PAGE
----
Today, we'll introduce the concept of the P/E ratio for those who are learning about investing. We'll show how you can use Galp Energia, SGPS, S.A.'s (ELI:GALP) P/E ratio to inform your assessment of the investment opportunity. Looking at earnings over the last twelve months, Galp Energia SGPS has a P/E ratio of 38.66. In other words, at today's prices, investors are paying €38.66 for every €1 in prior year profit.
How Do You Calculate Galp Energia SGPS's P/E Ratio?
The formula for price to earnings is:
Price to Earnings Ratio = Price per Share ÷ Earnings per Share (EPS)
Or for Galp Energia SGPS:
P/E of 38.66 = €15.21 ÷ €0.39 (Based on the year to September 2019.)
Is A High Price-to-Earnings Ratio Good?
A higher P/E ratio implies that investors pay a higher price for the earning power of the business. That isn't a good or a bad thing on its own, but a high P/E means that buyers have a higher opinion of the business's prospects, relative to stocks with a lower P/E.
How Does Galp Energia SGPS's P/E Ratio Compare To Its Peers?
The P/E ratio essentially measures market expectations of a company. As you can see below, Galp Energia SGPS has a much higher P/E than the average company (10.2) in the oil and gas industry.
Galp Energia SGPS's P/E tells us that market participants think the company will perform better than its industry peers, going forward. Shareholders are clearly optimistic, but the future is always uncertain. So investors should delve deeper. I like to check if company insiders have been buying or selling.
How Growth Rates Impact P/E Ratios
P/E ratios primarily reflect market expectations around earnings growth rates. Earnings growth means that in the future the 'E' will be higher. That means unless the share price increases, the P/E will reduce in a few years. So while a stock may look expensive based on past earnings, it could be cheap based on future earnings.
Galp Energia SGPS shrunk earnings per share by 65% over the last year. But it has grown its earnings per share by 23% per year over the last five years.
A Limitation: P/E Ratios Ignore Debt and Cash In The Bank
It's important to note that the P/E ratio considers the market capitalization, not the enterprise value. Thus, the metric does not reflect cash or debt held by the company. The exact same company would hypothetically deserve a higher P/E ratio if it had a strong balance sheet, than if it had a weak one with lots of debt, because a cashed up company can spend on growth.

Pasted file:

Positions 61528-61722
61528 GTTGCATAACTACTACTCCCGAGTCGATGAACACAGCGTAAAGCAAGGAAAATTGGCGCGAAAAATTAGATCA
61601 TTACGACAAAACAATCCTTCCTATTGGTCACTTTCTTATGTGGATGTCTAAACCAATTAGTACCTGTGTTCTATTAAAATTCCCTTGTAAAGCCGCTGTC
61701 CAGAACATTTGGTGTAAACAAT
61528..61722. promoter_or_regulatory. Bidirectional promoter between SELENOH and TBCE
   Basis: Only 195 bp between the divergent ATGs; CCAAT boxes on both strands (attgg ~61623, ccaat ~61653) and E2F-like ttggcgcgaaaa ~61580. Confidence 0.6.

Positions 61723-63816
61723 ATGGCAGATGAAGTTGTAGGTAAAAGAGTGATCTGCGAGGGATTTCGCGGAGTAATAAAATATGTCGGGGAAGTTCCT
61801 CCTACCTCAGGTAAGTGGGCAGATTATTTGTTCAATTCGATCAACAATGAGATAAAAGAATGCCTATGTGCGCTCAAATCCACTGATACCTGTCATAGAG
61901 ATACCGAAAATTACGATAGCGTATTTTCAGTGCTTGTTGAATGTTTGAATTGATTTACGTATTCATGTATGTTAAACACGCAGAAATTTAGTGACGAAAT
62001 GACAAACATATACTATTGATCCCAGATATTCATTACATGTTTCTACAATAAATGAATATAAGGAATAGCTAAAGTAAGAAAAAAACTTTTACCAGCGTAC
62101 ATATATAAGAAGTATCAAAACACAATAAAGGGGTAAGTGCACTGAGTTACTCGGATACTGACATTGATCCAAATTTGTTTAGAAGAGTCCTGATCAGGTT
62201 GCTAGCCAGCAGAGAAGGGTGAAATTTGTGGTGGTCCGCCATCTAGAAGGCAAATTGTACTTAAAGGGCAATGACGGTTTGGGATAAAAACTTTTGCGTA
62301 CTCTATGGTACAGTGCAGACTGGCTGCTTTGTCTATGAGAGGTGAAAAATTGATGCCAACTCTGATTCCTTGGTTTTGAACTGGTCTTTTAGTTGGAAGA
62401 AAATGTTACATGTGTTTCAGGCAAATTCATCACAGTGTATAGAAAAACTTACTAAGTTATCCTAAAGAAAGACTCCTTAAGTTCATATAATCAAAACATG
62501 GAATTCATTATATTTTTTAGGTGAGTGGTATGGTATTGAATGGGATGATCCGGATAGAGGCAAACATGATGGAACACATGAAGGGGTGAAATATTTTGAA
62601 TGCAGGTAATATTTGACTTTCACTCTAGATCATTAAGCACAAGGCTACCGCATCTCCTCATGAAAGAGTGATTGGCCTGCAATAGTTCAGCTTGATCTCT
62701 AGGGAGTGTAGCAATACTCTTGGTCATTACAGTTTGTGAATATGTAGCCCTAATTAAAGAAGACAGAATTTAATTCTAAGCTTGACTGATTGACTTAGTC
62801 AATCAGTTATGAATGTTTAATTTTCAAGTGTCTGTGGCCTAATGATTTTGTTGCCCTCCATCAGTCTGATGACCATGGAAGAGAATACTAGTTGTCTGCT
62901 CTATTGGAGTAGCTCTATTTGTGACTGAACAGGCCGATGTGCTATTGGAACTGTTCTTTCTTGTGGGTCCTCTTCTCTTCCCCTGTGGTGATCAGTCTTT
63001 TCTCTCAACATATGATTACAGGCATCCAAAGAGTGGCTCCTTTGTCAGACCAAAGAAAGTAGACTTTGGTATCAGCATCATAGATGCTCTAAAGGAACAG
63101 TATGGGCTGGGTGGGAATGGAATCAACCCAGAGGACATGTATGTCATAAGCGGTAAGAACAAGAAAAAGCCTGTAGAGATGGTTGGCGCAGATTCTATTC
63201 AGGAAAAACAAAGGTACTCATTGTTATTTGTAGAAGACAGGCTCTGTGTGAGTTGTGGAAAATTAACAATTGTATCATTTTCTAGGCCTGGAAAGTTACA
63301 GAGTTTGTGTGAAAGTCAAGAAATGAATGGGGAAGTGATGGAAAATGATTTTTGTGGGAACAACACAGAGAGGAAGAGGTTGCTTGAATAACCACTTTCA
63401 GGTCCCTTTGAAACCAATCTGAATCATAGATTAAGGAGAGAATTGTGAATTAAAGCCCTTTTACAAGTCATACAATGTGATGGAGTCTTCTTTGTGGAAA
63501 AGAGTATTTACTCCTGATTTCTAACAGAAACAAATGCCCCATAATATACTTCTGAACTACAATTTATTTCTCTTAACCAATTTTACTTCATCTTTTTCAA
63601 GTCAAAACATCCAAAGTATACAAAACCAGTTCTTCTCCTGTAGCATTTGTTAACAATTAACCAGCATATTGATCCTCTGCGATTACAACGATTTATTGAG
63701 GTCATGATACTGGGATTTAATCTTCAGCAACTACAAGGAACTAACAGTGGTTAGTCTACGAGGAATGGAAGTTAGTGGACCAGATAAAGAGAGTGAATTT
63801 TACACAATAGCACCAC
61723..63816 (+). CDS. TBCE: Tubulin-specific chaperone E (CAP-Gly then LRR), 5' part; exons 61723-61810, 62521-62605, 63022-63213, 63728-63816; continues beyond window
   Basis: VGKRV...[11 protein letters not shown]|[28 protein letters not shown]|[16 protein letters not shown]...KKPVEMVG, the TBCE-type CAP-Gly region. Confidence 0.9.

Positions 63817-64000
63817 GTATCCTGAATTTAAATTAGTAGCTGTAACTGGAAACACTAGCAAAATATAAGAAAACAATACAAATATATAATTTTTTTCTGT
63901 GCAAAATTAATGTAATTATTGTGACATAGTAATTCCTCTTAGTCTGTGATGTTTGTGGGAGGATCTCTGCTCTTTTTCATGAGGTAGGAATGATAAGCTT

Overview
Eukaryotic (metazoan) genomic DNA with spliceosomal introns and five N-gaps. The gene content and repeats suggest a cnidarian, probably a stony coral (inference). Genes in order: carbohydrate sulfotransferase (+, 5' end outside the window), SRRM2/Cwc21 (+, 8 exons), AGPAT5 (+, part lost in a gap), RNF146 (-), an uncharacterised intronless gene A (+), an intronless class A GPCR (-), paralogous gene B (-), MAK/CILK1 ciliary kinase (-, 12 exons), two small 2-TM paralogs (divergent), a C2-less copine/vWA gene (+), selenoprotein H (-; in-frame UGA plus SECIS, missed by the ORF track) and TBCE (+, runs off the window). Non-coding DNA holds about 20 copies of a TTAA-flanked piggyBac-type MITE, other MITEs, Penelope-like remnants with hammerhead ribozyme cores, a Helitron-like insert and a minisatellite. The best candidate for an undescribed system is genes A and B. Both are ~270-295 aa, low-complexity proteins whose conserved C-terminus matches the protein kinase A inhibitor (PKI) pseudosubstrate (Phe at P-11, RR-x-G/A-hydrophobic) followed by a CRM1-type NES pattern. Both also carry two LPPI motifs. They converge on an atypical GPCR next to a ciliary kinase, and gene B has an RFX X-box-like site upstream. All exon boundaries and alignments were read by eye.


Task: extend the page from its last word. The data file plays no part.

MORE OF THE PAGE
Spending on growth might be good or bad a few years later, but the point is that the P/E ratio does not account for the option (or lack thereof).
Galp Energia SGPS's Balance Sheet
Net debt totals 13% of Galp Energia SGPS's market cap. This could bring some additional risk, and reduce the number of investment options for management; worth remembering if you compare its P/E to businesses without debt.
The Verdict On Galp Energia SGPS's P/E Ratio
Galp Energia SGPS trades on a P/E ratio of 38.7, which is above its market average of 15.3. With modest debt but no EPS growth in the last year, it's fair to say the P/E implies some optimism about future earnings, from the market.
When the market is wrong about a stock, it gives savvy investors an opportunity. People often underestimate remarkable growth -- so investors can make money when fast growth is not fully appreciated. So this free report on the analyst consensus forecasts could help you make a master move on this stock.
But note: Galp Energia SGPS may not be the best stock to buy. So take a peek at this free list of interesting companies with strong recent earnings growth (and a P/E ratio below 20).
We aim to bring you long-term focused research analysis driven by fundamental data. Note that our analysis may not factor in the latest price-sensitive company announcements or qualitative material.
If you spot an error that warrants correction, please contact the editor at firstname.lastname@example.org. This article by Simply Wall St is general in nature. It does not constitute a recommendation to buy or sell any stock, and does not take account of your objectives, or your financial situation. Simply Wall St has no position in the stocks mentioned. Thank you for reading.